Before becoming an artist in his own right, 13-year-old Kai Bosch would conjure up classical piano covers of his favourite artists. From twinkling odes to Lorde’s Melodrama and Lana Del Rey’s unforgettable melancholia, the musician established comfort and commonality with the musicians that shaped him. Living in Cornwall, the young musician took to writing songs in secret, keeping his talent hidden behind closed doors. “No one had ever heard me sing before and it stayed like that for years,” Bosch tells GAY TIMES.
However, it wasn’t until his family took a trip to France that the musician took a chance on himself. “As a gay person with no friends, writing was my escape. So, even today, while I feel that there are more eyes on me and people paying attention to what I’m saying, the reason I do it is for myself,” he explains. A lot has changed since the early days of Bosch’s experimentation.
Now, with nearly 200,000 listeners online, the up-and-coming talent is leading with the courage to “take control” of his artistry. “The reason I perform is for myself. It feels like a huge statement to the universe that this all happened to me, and now I’m performing it on stage.”
What began as a creative coping mechanism to “process” his personal experiences, has become the beginnings of a career built on emotional storytelling and frank, captivating lyricism. “My music is emotional and I like to put my own spin and my own perspective on most of the things I sing about and things that have happened to me,” he says. “I hope that people resonate with the music and that’s what made them enjoy it so much. It’s so nice that I’m getting people who resonate with it and message me about it. It’s really meaningful.”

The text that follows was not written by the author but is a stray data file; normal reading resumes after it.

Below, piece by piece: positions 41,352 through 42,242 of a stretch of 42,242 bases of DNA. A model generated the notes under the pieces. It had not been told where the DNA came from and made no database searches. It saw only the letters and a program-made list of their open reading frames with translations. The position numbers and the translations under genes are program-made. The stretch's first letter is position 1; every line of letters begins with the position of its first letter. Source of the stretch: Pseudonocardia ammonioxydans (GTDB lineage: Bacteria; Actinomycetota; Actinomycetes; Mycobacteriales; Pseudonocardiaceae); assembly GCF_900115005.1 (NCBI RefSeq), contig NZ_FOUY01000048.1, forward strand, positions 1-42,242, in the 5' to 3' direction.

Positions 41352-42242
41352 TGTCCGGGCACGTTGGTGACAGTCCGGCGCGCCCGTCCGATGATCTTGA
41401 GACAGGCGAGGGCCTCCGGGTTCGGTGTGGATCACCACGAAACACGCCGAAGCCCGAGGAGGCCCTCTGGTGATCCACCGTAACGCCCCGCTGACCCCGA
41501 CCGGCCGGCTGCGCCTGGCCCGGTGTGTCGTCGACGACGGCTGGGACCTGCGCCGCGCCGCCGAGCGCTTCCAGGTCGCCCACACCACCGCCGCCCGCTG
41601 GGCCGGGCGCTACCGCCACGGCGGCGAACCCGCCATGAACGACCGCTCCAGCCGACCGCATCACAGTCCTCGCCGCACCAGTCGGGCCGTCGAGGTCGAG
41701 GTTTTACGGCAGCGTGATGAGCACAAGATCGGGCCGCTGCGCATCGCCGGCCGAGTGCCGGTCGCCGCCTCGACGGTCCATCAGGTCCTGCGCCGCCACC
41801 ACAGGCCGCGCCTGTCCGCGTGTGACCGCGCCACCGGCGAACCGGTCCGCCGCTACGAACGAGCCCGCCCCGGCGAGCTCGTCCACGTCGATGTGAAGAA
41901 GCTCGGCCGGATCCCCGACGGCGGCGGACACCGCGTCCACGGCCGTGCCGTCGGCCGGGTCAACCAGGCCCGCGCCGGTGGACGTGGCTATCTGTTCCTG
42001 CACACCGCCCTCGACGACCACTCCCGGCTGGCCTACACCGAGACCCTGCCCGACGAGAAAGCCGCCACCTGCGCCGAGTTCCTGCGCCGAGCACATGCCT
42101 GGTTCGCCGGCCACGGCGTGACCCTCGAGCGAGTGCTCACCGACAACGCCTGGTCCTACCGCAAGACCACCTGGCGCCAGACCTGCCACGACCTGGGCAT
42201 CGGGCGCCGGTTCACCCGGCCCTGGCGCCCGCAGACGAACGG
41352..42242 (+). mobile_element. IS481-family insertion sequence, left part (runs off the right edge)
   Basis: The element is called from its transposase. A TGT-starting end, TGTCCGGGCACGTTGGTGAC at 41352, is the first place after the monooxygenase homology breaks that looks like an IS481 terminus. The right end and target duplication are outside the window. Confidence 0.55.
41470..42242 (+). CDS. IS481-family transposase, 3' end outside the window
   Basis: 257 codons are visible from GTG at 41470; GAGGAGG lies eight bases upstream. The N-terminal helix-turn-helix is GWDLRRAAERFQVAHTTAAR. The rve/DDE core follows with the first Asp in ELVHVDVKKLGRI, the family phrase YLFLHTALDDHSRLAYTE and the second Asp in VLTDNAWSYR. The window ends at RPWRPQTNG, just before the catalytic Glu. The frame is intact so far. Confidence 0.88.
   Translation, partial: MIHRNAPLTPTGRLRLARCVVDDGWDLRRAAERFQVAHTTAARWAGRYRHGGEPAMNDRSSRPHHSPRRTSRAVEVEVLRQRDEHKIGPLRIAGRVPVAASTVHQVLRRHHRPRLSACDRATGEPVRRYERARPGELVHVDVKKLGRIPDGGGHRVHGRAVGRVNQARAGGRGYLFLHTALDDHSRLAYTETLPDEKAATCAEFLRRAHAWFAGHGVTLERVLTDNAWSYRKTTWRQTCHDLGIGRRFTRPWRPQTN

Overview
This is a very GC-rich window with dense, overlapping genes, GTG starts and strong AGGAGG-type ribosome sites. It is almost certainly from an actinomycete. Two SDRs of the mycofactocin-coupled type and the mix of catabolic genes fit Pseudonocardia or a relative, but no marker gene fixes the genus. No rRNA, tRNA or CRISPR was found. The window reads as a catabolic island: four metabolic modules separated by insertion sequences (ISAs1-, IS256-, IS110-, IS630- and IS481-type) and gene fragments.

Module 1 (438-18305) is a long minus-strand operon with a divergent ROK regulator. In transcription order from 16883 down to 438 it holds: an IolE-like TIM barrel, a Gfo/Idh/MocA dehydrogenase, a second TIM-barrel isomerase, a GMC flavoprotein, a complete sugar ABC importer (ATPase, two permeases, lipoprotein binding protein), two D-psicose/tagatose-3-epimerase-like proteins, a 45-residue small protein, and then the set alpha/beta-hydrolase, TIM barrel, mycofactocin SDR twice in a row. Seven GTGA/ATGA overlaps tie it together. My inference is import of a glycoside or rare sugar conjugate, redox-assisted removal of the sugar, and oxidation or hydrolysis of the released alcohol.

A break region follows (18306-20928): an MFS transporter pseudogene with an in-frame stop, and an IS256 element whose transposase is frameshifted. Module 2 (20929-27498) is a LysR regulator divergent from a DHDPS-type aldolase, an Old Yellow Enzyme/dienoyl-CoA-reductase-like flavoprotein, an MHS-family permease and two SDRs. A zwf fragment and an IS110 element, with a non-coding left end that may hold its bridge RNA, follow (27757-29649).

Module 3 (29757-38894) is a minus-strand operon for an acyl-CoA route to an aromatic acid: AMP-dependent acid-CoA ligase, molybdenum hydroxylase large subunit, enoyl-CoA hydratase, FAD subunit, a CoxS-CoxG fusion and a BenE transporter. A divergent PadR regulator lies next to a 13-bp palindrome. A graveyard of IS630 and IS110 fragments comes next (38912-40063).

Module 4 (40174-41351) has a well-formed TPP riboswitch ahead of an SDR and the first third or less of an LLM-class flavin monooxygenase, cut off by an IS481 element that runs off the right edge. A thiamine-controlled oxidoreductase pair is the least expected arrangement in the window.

In the latest instalment of our monthly new music editorial series, Queer & Now, we sit down with Bosch to hear more about his new EP, Spider, and more.
Kai, hello! How’ve you been today?
I’m wonderful. I am really excited. I’m playing KoKo this evening in Camden supporting Seafret, which is going to be my biggest show ever. Koko is iconic as well so it feels like a big moment to kind of kind of finish off these past two weeks, which has been a complete whirlwind for me.
I used to be quite nervous but the more I’ve been onstage I’ve become addicted to the feeling. I think it’s hilarious because I’ll be excited but I guarantee I’ll get there and it’ll get to an hour before I go on and then I’ll feel weird. But, then the minute I’m stood up there, I’m fine again.
You started out doing covers but how did that snowball into a full career as an artist?
I was doing it privately for a while and then my family went to France for a month and I stayed at home. And, in that month, I made a few songs and there was one in particular that I thought was quite good. So, when they came back, I played it for them and that’s the first time they’d heard me sing anything I’d written musically and my mum started crying. [My family] pushed me to put it out and share it and this was back in 2017.
They say your closest and biggest critics are usually your family…